Hemodynamics, increased right ventricular (RV) afterload, and pulmonary hypertension may be more important than age in predicting risk for morbidity and mortality outcomes following heart transplantation, according to an editorial published in the Journal of Cardiothoracic and Vascular Anesthesia.
With the advent of left ventricular assist devices (LVADs) and the recognition of the benefits associated with early revascularization, the treatment of heart failure has improved outcomes worldwide. Despite these advances in clinical practice, heart transplantation still comprises approximately 4000 to 5000 heart-related procedures performed annually.
Currently, the medical community is challenging the long-held belief that older age represents a contraindication to heart transplant, a challenge derived primarily from changes in patient demographics and the longer life expectancy being observed in the general population. Many studies that point to age as an indicator for prognosis in patients undergoing heart transplant fail to establish an age cut-off value, representing a potential limitation to using this variable in risk analysis.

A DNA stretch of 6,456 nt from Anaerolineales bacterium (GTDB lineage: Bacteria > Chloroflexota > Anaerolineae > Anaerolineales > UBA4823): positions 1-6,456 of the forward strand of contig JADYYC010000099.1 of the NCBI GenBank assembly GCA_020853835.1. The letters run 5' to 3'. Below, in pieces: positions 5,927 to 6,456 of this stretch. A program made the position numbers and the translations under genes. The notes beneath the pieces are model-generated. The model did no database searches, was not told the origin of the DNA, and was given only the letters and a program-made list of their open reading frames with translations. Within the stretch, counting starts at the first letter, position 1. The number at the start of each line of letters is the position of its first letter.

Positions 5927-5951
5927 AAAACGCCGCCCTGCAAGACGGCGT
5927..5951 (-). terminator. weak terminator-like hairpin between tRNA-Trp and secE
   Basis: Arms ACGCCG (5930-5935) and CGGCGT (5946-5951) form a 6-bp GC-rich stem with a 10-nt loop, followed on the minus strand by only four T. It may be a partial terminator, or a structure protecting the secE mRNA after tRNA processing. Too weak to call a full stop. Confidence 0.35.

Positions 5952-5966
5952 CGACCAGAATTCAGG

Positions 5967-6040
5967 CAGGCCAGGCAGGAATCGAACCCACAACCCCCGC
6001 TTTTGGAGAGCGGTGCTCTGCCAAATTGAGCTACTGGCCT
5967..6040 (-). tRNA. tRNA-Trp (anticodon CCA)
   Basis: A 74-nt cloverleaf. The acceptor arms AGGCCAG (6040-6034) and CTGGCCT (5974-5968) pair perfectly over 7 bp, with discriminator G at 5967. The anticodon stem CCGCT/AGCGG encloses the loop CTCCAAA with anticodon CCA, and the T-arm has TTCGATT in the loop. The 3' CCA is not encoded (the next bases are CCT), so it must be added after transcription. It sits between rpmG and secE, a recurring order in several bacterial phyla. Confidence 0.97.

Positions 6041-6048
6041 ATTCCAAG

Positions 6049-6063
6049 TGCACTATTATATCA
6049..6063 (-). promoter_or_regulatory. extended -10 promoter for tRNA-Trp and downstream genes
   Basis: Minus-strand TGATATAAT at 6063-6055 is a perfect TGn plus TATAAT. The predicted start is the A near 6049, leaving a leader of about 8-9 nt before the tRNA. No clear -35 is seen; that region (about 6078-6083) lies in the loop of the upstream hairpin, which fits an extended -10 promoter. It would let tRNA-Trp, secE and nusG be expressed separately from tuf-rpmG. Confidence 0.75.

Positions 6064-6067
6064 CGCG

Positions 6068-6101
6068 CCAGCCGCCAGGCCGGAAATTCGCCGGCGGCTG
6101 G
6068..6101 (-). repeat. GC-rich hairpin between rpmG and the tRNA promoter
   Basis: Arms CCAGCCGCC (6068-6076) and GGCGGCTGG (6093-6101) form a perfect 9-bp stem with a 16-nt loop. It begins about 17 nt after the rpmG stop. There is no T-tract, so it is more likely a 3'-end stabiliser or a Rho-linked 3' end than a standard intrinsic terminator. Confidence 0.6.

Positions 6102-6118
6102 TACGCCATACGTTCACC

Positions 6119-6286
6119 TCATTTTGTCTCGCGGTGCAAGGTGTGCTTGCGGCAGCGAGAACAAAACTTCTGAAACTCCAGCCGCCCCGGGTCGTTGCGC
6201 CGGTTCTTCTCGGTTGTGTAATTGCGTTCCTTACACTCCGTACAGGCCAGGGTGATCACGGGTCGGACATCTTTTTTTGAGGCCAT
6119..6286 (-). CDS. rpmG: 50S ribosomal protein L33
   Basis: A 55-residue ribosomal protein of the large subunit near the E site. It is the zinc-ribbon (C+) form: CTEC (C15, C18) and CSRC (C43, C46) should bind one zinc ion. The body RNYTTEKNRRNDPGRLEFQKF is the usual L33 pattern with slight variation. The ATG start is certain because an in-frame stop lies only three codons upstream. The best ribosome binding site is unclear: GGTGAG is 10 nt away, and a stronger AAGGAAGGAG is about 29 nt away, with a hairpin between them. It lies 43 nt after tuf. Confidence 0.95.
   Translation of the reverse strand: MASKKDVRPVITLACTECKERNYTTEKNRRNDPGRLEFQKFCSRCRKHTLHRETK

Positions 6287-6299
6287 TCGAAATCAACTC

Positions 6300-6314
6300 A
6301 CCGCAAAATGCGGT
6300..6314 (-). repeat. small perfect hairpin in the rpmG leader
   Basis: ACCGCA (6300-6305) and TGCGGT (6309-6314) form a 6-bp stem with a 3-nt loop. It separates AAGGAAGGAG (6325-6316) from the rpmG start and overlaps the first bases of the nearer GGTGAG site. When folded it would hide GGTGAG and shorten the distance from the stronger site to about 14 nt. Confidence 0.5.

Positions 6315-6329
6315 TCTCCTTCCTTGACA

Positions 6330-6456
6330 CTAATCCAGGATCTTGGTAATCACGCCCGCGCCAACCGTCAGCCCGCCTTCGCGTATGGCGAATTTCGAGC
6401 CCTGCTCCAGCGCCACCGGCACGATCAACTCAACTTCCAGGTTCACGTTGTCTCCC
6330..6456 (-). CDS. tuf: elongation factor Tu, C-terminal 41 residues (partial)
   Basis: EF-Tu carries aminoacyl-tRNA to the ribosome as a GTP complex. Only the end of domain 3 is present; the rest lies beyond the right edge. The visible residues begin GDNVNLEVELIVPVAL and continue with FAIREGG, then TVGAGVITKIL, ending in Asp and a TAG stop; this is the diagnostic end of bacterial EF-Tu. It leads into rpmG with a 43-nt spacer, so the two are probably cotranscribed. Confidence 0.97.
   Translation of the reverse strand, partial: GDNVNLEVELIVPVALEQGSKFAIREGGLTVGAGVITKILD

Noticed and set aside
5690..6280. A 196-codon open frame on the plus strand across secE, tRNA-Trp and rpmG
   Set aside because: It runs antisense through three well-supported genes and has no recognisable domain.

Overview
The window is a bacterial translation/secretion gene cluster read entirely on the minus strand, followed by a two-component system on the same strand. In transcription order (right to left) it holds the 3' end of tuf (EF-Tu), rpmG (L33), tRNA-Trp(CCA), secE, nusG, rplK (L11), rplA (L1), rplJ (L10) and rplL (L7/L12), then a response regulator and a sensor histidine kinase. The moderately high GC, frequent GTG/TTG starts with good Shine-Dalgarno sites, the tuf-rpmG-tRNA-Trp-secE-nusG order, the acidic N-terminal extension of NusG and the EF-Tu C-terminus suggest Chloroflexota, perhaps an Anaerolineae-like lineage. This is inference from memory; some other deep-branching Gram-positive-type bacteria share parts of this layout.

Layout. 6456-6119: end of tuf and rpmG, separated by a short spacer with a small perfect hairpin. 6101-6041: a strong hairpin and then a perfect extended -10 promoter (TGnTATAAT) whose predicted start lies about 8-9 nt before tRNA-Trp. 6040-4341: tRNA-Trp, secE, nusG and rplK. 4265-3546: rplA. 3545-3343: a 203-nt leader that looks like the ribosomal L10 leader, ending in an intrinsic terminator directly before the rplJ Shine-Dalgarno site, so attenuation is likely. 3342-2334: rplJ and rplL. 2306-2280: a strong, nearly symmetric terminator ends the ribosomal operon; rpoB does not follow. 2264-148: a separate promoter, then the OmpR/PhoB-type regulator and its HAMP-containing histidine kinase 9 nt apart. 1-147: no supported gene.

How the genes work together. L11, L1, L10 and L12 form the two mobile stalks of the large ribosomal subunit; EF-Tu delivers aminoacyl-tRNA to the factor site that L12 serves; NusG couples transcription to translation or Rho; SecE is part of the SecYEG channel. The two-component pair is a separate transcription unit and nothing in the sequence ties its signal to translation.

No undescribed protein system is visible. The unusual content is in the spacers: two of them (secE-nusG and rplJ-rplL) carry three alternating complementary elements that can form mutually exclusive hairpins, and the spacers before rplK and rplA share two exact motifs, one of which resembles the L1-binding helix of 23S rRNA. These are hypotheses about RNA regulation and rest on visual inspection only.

Rather than age, the investigators of this editorial suggested that increased RV afterload and ensuing RV dysfunction represent important risk factors for poor outcomes following heart transplant. Pulmonary hypertension, RV failure, and cardiopulmonary bypass time are additional considerations that can provide better insight into post-transplant outcomes compared with age.
According to the investigators, pretransplant bridging therapy with LVADs may result in an improved mean arterial pressure/mean pulmonary arterial pressure ratio, which may help in providing more optimal “algorithms to better identify transplant candidates most likely to benefit from heart transplant.”
Bolliger D, Bouchez S, Mauermann E. Re-examining factors associated with mortality after heart transplantation: a focus on recipient age and relative pulmonary hypertension [published online November 4, 2017]. J Cardiothorac Vasc Anesth. doi:10.1053/j.jvca.2017.11.004
This article originally appeared on The Cardiology Advisor